If you are an educator interested in computational thinking, you should definitely watch the entire series. But for this article, I’m going to highlight a few clips. Amalia and Ariana are both strong academic students and above average problem-solvers. Because of that, some people wonder how weaker students would fare at the same challenge. But if you watch these videos, you will see their demeanor and engagement visibly change from the start of the session to the end. Amalia and Ariana become better problem-solvers as they ground their understanding and feel increasingly secure. That’s how all learners respond in an appropriate learning environment. The clips below are arranged in chronological order.
At the start of the session, Amalia and Ariana are hesitant. They hunch over, speak in hushed tones, and look to Daniel for approval before continuing on, and most of their statements sound more like questions. But once they begin to make sense of the behavior system, their confidence grows. Instead of always looking to Daniel, they start looking to each other, reasoning through problems on their own. And by the end, they are smiling, laughing, relaxed, and animated. When the robot behaves unexpectedly, they take it as a fun challenge and try to figure out what happened, ignoring and even overriding the adults in the room. They’ve clearly taken the lead.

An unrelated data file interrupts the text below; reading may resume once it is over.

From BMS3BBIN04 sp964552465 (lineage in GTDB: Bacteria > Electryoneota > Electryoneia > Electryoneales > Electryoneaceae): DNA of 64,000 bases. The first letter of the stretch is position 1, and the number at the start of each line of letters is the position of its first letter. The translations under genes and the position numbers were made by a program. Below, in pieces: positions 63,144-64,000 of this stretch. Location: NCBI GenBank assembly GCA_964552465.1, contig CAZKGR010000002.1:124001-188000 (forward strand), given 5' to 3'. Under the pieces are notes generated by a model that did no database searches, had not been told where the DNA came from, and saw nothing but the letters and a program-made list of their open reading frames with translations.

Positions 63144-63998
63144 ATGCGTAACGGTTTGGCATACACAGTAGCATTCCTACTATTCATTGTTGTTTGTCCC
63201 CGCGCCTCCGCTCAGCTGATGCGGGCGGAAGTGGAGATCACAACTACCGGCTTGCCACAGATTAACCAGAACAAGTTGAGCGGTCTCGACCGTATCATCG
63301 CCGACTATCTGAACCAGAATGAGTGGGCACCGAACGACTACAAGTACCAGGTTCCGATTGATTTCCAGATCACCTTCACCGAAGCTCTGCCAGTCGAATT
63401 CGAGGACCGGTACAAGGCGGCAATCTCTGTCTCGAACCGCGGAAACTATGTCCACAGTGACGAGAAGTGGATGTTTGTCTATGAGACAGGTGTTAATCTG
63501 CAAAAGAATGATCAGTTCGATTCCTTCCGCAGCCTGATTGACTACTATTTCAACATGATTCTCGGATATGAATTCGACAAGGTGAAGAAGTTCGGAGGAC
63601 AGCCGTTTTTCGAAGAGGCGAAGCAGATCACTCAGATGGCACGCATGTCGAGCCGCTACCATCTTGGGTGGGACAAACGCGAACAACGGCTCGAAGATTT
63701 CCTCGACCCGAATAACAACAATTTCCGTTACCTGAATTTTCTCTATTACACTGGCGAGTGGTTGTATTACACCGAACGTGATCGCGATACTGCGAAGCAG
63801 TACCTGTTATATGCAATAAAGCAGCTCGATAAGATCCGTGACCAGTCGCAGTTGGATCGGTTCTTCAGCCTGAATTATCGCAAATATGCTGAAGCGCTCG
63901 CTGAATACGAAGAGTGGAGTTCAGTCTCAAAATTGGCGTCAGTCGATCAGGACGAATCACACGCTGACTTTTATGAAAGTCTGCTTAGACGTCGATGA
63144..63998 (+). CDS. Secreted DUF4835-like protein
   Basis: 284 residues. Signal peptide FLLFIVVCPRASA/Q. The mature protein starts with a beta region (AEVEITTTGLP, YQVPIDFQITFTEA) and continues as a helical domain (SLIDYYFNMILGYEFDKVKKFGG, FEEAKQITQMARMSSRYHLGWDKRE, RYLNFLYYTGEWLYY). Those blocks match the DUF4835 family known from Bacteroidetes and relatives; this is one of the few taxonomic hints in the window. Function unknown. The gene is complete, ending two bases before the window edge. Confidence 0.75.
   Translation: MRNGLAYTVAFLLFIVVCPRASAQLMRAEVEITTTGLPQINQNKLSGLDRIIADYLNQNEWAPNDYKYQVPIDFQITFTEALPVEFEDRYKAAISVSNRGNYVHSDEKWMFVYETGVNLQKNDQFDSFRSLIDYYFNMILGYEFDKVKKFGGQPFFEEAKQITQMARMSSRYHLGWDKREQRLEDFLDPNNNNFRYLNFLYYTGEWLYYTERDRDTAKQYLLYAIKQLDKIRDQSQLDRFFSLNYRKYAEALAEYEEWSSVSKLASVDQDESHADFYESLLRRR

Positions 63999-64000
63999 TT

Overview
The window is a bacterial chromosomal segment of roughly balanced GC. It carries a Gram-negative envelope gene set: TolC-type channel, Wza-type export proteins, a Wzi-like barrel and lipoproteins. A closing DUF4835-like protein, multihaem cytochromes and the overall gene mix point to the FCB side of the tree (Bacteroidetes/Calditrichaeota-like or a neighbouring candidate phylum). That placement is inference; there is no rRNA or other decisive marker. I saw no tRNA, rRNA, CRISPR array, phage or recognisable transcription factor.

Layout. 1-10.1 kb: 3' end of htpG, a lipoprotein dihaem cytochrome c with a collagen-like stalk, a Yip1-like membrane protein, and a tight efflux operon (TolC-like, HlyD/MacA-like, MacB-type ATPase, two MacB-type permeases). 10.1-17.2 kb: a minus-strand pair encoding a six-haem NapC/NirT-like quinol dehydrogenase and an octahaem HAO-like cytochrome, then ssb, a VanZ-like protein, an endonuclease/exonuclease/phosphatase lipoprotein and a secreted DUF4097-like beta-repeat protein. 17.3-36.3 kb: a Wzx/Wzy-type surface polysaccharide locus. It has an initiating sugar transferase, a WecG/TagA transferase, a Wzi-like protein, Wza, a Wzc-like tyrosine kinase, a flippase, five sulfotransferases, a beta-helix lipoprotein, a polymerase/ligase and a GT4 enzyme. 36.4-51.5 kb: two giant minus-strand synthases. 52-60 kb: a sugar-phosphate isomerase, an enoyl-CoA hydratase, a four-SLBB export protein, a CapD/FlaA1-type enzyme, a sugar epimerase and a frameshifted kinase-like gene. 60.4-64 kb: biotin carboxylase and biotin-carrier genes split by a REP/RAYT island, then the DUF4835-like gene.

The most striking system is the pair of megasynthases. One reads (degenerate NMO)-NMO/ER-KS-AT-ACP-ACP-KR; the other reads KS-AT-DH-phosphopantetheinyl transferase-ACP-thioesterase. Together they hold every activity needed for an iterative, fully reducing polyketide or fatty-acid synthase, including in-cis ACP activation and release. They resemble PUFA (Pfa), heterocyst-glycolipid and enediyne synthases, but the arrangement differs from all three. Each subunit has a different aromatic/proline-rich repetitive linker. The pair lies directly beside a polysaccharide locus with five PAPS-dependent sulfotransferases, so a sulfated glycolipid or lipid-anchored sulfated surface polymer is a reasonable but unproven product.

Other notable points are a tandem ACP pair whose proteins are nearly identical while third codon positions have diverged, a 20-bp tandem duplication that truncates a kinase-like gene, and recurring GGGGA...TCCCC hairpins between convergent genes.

Identifying a small, well-grounded mental model that can be used to solve an interesting challenge is only the first step. Enabling students to actively construct and ground their own mental models through direct experiences is only the second step. Any mental model that we initially construct is going to be naive. It’s only after we’ve applied and tested our model, and revised it in the face of new data over time, that it becomes sophisticated.